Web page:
What if Erling Haaland, the 20-year-old Norwegian scorer from Borussia Dortmund, misses the next World Cup in Qatar next year?
We are not there yet, but this possibility could take shape, even if the Scandinavian selection were to cancel their ticket to the Emirate in the fall of 2021. Shocked by the recent revelations of the Guardian, which estimates that 6,500 workers have died on the construction sites of the 2022 World Cup, the Norwegian clubs are pushing for a boycott of the competition by their selection.
Gathered Thursday evening during their annual council, 16 professional clubs have, according to the Norwegian channel TV 2, thus voted in favor of a boycott of the competition by their selection (202 votes).
A motion was tabled, but was not adopted due to the veto of the representatives of Rosenborg (46 votes against).
The Norwegian federation is due to rule on this on March 14.
Norway is due to start against Gibraltar on March 24 its qualification course for the 2022 World Cup.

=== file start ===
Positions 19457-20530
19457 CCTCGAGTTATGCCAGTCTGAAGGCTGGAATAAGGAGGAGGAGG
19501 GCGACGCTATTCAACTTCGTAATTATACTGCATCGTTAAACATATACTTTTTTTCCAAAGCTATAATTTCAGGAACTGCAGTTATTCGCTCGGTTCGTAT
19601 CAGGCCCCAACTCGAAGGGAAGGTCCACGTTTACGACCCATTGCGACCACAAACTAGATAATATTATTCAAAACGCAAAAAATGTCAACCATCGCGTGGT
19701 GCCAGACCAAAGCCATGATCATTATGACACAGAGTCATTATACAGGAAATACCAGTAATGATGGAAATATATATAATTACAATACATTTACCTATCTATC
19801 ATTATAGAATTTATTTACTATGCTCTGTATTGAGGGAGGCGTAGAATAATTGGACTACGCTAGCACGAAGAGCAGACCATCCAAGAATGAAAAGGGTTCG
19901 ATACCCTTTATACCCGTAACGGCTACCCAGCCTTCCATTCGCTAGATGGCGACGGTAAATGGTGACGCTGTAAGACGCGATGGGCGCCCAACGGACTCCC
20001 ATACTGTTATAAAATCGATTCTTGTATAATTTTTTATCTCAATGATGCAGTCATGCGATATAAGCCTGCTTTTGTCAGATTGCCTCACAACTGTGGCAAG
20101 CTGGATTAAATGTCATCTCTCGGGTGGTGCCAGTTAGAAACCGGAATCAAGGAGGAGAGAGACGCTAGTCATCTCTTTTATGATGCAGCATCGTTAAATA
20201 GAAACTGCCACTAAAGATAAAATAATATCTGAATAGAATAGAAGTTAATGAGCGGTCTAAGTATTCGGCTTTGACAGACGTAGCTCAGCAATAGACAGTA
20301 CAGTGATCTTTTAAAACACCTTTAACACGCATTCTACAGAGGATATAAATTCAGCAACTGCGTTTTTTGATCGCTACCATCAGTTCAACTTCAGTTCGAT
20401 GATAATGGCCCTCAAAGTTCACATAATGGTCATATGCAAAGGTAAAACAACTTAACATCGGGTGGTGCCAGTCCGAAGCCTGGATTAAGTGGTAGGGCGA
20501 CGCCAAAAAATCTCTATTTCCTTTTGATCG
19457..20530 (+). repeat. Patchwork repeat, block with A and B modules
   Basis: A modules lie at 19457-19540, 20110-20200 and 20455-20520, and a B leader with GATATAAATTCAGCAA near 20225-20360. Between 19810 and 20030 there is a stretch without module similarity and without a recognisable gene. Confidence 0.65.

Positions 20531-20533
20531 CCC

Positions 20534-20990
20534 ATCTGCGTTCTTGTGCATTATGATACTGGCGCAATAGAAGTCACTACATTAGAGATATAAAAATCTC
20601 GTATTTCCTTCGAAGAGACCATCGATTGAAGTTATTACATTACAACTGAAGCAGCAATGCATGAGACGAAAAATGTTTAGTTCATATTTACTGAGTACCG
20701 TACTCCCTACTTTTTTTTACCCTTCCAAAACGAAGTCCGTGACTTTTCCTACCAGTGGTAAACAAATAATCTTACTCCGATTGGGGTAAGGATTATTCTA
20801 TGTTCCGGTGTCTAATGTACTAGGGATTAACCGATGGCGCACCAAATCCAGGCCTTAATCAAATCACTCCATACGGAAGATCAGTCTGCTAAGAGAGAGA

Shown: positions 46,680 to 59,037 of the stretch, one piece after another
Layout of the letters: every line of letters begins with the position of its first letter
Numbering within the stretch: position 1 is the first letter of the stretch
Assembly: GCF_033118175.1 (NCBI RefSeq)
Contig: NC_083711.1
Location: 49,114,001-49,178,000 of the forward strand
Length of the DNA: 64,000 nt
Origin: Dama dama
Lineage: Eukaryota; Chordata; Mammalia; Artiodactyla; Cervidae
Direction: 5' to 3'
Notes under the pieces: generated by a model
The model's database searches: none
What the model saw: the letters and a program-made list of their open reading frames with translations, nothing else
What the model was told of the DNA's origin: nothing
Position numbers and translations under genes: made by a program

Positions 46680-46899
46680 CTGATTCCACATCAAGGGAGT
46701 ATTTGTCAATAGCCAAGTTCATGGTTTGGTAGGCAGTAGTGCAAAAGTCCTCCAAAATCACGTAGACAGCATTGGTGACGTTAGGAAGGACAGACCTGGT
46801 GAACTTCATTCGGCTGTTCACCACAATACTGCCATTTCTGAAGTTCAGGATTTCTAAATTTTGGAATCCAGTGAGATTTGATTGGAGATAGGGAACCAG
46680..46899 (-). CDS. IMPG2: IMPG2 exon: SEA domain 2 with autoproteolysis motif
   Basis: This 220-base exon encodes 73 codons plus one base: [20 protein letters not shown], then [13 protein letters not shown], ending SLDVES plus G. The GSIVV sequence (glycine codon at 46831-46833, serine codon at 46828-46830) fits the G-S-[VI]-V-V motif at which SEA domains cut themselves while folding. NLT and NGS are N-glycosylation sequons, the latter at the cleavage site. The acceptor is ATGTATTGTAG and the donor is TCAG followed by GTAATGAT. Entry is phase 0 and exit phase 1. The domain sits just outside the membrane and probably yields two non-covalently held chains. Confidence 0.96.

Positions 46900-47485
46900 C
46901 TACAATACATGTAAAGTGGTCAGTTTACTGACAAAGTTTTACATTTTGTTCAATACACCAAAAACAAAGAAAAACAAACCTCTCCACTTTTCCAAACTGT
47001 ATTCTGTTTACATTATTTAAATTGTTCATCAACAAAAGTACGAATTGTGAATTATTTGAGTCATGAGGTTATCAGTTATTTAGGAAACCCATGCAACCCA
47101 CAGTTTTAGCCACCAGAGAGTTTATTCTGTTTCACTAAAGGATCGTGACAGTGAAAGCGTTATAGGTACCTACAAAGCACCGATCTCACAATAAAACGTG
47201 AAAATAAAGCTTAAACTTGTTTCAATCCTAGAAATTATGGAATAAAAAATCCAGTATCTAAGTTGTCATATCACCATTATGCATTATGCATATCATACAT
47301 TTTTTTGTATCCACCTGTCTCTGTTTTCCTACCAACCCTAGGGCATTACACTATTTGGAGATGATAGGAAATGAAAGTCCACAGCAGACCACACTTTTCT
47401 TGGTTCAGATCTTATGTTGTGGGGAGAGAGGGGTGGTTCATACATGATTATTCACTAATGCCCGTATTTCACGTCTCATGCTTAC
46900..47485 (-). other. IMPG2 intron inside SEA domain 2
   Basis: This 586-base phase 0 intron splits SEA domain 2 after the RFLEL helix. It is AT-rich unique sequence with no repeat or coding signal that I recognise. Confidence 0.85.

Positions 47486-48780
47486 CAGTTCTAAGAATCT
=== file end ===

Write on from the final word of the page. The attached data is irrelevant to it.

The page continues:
3 ... 2 ... 1 ... kickoff!
- Erling Haaland (@ErlingHaaland) February 23, 2021
Haaland's side, Monsieur (almost) one goal per game - 43 goals in 45 games for Dortmund in all competitions - will then play against Turkey on March 27, and against Montenegro on March 30.
With his national team, the young bomber has six goals in seven selections.
A boycott could lead the team to be disqualified for the 2026 World Cup.
Figures disputed by Qatar
Over the past ten years, Qatar has embarked on an ambitious construction program (airport, roads, public transport, hotels, new town, etc.), largely linked to the organization of the world, according to The Guardian.
The British newspaper believes that it is "likely" that a large part of these deaths are linked to these projects.
But only 37 workers among the 6,500 are said to have died on the construction sites of the World Cup stadiums.
Of which 34 are not considered as work accidents by the local organizing committee.
Figures questioned by several experts.
According to the Qatari government, the death toll is proportional to the number of immigrant workers present in the country and "includes white collar workers who have died of natural causes after living in Qatar for many years," writes The Guardian.